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Moving Forward by Backing Up

Moving Forward by Backing Up

Providing “back up” for your own position by building bench strength in your direct reports is a proven way to move your own career forward.  The converse is also true – failing to have adequate back up will prevent you from moving ahead.  This seems like a common-sense, “no-brainer,” right?  Then why doesn’t every executive do this consistently?

Some executives are very competent themselves, but fear internal competition from their subordinates, and therefore hire “B” players who don’t pose a threat.  Some others are work dynamos, perhaps even workaholics, who get everything done themselves, but don’t delegate well.  They don’t hire strong beneath them, because they don’t truly think they need excellent people –they only assign grunt work to others and keep all the important tasks on their own plate.  Still others inherit a so-so team, but aren’t really change agents, so they go with the flow, and keep the old team rather than take risks and invest effort to “top-grade” with “A” players.

True leaders aren’t threatened by strong subordinates; they thrive and derive inspiration by hiring very capable people who help the whole team move to the next level of performance.  Leaders seek people who complement their own skills, filling in where they might have a shortcoming or lack critical knowledge.  One of our favorite things to hear from a client is “I want to hire someone smarter than me.”  It isn’t really about the new hire being smarter, it is about the collective intelligence of the team, and what it takes to have a balance of skills and knowledge.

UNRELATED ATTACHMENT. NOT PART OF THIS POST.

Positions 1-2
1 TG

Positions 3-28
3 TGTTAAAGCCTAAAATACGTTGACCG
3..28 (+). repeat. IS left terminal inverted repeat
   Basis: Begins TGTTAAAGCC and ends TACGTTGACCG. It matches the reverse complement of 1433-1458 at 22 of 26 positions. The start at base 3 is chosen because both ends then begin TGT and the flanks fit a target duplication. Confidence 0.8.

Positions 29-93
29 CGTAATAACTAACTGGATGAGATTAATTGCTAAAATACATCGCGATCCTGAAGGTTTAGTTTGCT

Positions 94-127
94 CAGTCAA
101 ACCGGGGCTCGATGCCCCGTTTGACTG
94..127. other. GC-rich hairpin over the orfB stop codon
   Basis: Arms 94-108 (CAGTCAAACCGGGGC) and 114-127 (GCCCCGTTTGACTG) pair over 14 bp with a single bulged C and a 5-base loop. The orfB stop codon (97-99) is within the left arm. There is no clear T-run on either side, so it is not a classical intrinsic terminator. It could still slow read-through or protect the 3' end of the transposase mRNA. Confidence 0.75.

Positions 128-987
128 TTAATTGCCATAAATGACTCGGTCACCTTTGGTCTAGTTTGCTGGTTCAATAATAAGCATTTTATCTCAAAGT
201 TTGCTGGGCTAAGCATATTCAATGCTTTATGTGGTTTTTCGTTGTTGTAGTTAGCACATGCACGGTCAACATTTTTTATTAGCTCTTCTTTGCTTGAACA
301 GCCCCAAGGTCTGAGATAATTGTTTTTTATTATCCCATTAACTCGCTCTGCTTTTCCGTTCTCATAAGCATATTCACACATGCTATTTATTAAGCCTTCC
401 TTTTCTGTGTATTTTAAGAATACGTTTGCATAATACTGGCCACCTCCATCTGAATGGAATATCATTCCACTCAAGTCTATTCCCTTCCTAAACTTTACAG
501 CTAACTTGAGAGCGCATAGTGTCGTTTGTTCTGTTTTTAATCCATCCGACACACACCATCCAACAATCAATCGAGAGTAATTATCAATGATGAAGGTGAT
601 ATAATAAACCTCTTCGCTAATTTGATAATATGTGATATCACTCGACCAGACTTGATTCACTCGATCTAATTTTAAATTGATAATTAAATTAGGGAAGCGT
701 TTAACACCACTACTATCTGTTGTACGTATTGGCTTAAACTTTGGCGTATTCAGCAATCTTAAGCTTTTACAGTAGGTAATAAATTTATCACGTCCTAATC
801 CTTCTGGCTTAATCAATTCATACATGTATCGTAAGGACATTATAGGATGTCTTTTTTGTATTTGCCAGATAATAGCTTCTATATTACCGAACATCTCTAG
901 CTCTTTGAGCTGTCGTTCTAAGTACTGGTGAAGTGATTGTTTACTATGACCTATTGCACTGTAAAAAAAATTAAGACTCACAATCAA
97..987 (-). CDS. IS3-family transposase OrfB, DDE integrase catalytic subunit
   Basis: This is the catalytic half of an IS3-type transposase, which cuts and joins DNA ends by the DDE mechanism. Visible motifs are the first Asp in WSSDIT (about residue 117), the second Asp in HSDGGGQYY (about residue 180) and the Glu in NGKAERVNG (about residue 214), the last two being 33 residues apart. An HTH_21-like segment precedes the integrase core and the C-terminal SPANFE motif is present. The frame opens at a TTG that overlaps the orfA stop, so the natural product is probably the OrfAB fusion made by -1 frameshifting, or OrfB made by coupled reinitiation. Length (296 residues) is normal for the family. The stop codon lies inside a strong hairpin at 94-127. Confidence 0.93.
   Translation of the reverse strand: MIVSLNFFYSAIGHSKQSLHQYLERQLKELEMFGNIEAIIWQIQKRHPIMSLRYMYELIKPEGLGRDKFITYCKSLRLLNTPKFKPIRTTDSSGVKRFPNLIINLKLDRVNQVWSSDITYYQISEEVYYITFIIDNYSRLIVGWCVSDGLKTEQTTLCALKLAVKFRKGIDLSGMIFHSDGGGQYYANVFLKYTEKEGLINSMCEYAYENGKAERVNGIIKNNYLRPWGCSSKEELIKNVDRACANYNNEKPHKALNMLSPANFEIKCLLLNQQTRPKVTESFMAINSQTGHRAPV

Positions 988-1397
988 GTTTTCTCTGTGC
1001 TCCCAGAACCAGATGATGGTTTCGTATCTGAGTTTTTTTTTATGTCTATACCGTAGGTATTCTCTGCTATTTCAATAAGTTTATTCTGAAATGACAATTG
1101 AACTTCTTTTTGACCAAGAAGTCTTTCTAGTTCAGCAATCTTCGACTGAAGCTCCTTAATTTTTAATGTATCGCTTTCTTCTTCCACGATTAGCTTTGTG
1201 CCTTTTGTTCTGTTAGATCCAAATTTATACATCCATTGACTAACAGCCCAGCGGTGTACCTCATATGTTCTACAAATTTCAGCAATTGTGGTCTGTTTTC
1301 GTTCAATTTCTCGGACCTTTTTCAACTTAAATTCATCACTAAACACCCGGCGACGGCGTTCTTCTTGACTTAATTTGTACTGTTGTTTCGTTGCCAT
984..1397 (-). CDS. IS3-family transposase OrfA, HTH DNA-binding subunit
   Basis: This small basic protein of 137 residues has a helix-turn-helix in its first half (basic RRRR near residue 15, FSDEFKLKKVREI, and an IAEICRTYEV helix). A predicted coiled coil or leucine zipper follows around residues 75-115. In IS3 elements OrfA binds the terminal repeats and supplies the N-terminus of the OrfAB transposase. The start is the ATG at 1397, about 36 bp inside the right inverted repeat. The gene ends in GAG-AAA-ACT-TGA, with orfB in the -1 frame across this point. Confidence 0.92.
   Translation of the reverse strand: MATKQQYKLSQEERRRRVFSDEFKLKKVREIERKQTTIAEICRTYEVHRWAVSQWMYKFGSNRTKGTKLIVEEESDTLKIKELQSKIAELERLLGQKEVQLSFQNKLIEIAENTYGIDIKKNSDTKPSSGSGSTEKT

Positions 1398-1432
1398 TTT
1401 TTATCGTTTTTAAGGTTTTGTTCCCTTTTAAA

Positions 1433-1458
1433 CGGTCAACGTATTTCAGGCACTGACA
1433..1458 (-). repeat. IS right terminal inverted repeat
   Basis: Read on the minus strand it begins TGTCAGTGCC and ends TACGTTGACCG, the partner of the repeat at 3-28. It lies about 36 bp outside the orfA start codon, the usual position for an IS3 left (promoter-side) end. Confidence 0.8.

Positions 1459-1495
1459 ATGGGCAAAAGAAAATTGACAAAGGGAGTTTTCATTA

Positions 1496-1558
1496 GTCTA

A good way to ensure that you are building a solid bench is gap analysis – of your own skills, and of your team’s skills.  Imagine the ideal department, functional group or company leadership team.  As if you were designing and staffing it from scratch.  Every hire would be perfect.  What are the capabilities of that team?  Now look at what is missing in your current team.  Are the gaps serious enough to warrant a strategic replacement hire, or can you upgrade the competency of the people who are there now?  Either way, optimizing the team’s capability is the only way to move forward.

Strong leaders know that by positioning one or more successors that can take over their own job, they are also sending a message to senior management that they are ready to move forward too.  Succession planning is a self-fulfilling action.